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  • Writer's pictureYumi Choi

Yumi reads: "The Ride of a Lifetime" by Robert Iger

Updated: Jun 17, 2021

Fascinating insight into the world of US Entertainment and Media. Just realising how much I am influenced by films, series and shows Robert Iger was responsible for as CEO of the Walt Disney Company. We have him to thank for Twin Peaks, the Jamaican Bobsled Team of the 1988 Winter Olympics, Black Panther, Who Wants to be a Millionaire, Roseanne (and then its cancellation) and much more. Robert Iger looks back on his 40+ career. He started as a lowly runner at ABC Studios and worked his way all the way up to CEO of the Disney empire. His work ethic, human qualities, courage, foresight, innovative spirit and strategic genius are legendary. He is responsible for the 4 most sensational acquisitions in the entertainment industry: Pixar, Marvel Universe, Lucasfilm (Star Wars) and 21st Century Fox. The numbers make you dizzy, you can anticipate the million details and intricacies that are not in this book.

He describes his first visit to Pixar and through his eyes we experience the equivalent of visiting the elf kingdom from Lord of the Rings, I exaggerate, but he is so in awe for the campus-like, futuristic and productive and above all creative togetherness at Pixar that it really is like visiting another, better world. He paints a very different picture of his first visit to Marvel. A barren room, the owner a former Israeli secret agent whose thriftiness is notorious and who never shows his face in public. And George Lucas? He is so emotionally attached to the Star Wars world that the deal almost fell through because of it.

One of his main insights at the beginning of his time as CEO was that he needed to break down the roadmap for the big ship Disney in 3-goals and 3-ways and campaign them. He had to win votes from the Disney Board with his vision for the company, but also from the many investors in Disney stock. As with a political campaign, the message must be simple, plausible and repeatable enough that every employee of the global colossus understands it and can identify with. Iger repeatedly emphasizes the human side of the business, his friendship with Steve Jobs, who was a major shareholder in Disney through the Pixar purchase, family tragedies, respect, personal conversations and trust, it's people you work with and it's people and their talents you buy in through acquisitions. He established decency, respect, kindness and fairness as a common denominator in the company culture and exemplified it himself in all his humility. He gets up at 4:15 a.m. every day (so if memory serves, so does Howard Schulz of Starbucks) and I am truly awed that such inspiring individuals exist. Oprah Winfrey has said if he were to announce as a presidential candidate she would personally campaign for him.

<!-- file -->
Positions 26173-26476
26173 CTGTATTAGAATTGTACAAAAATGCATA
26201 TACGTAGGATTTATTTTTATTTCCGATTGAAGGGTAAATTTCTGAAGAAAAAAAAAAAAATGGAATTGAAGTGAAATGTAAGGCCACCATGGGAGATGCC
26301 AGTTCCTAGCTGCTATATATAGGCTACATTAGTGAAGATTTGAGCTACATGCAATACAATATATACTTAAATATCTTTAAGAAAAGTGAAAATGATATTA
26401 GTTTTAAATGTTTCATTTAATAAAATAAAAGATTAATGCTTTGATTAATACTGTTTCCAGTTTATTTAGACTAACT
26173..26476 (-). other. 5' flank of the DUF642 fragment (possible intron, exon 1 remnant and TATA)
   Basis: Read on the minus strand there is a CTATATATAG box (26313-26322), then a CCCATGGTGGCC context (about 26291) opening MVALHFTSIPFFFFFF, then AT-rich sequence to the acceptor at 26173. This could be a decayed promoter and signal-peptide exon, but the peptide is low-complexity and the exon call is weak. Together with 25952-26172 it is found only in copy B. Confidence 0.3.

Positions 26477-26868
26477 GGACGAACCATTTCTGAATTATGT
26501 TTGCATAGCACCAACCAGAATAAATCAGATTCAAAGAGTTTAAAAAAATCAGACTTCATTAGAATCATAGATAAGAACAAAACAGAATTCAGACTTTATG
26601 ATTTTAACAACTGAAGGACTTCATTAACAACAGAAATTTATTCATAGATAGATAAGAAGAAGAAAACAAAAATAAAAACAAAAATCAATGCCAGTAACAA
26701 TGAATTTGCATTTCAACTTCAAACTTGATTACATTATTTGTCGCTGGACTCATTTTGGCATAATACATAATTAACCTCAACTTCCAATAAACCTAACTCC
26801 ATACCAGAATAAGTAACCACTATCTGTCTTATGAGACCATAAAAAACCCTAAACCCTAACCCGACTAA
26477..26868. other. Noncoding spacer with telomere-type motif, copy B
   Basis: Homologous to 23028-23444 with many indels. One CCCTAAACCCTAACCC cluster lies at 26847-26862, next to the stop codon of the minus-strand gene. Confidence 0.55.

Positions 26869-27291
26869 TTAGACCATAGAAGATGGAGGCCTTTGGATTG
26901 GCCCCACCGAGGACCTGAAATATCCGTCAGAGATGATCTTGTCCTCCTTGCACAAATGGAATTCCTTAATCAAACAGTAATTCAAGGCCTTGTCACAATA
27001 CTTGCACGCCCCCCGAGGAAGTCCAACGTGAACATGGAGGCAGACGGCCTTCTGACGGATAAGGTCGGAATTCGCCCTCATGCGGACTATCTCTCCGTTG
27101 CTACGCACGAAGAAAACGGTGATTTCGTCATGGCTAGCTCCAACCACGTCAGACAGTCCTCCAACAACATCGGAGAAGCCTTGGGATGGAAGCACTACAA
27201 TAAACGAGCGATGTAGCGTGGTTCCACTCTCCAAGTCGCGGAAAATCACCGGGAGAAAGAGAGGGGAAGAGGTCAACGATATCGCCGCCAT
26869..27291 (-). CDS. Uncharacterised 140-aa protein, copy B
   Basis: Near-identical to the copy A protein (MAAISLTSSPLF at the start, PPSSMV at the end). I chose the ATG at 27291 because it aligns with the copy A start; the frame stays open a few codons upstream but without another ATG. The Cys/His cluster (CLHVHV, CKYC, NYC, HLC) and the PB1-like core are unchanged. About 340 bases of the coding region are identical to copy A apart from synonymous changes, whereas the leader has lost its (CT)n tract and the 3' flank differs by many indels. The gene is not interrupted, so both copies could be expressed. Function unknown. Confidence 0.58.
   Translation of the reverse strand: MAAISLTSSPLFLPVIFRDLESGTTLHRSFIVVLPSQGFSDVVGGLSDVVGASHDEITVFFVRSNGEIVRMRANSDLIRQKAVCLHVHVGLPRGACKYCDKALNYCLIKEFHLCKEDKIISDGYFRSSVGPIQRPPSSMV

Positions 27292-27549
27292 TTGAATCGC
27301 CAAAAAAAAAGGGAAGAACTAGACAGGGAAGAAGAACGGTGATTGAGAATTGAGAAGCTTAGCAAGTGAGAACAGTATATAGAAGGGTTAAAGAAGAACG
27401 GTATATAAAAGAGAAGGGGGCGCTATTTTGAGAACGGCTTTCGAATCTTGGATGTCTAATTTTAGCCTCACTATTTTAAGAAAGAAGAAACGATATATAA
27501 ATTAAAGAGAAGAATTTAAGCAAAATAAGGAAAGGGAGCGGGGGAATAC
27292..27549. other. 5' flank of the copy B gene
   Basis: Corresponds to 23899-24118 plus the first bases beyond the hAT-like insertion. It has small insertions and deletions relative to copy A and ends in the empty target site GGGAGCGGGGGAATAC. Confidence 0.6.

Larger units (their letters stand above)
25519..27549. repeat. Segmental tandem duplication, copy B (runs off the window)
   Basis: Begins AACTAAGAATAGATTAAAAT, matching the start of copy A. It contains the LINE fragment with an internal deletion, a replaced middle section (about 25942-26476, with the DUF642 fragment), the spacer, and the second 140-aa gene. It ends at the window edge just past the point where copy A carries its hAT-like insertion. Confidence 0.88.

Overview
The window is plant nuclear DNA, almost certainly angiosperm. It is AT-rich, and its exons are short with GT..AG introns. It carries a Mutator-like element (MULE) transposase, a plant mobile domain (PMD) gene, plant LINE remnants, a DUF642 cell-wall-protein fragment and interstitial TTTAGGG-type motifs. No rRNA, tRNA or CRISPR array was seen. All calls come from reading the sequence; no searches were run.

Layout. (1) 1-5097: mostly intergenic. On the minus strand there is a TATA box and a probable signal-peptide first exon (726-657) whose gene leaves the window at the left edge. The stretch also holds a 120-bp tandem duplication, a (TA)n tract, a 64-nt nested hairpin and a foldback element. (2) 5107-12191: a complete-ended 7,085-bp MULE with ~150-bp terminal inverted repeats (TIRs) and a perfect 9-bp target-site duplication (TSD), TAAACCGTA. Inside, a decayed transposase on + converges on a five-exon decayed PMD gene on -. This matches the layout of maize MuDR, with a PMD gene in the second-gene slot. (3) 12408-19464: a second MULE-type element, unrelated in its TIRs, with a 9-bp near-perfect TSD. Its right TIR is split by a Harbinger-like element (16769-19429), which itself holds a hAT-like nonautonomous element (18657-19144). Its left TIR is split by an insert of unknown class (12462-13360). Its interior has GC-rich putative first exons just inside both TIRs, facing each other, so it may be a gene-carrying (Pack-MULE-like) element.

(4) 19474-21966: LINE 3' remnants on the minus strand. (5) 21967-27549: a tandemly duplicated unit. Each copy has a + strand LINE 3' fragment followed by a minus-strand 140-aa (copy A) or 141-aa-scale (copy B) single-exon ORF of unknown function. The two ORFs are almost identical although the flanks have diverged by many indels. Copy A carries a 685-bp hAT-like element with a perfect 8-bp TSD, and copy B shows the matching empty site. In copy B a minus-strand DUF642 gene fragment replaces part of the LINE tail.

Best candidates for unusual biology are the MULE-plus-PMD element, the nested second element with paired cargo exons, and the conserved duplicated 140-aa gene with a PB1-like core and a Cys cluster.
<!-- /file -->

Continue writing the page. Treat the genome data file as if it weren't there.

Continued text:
At the end of the book he gives 45 "Lessons to lead by." If we all lived by them, the world would be a better place, guaranteed. Most notable lessons for me personally : Innovate or die, the relentless pursuit of perfection, true integrity, avoid getting into the business of trombone-oil manufacturing, good leadership is about helping others be prepared to step into your shoes, optimism is faith in yourself and your people, no to pessimism, repeat your priorities clearly: This is where we want to be. This is how we're going get there, focus on the Future not the Past, if something doesn't feel right to you it won't be right for you, most deals are personal, be humble.

Absolutely recommended reading, reads down quickly, I would have liked to have more details and explanations, but you notice, he is used to limit himself to the essentials and so he steals no time, but tells concisely the most important. He resigned as CEO shortly before the global pandemic.

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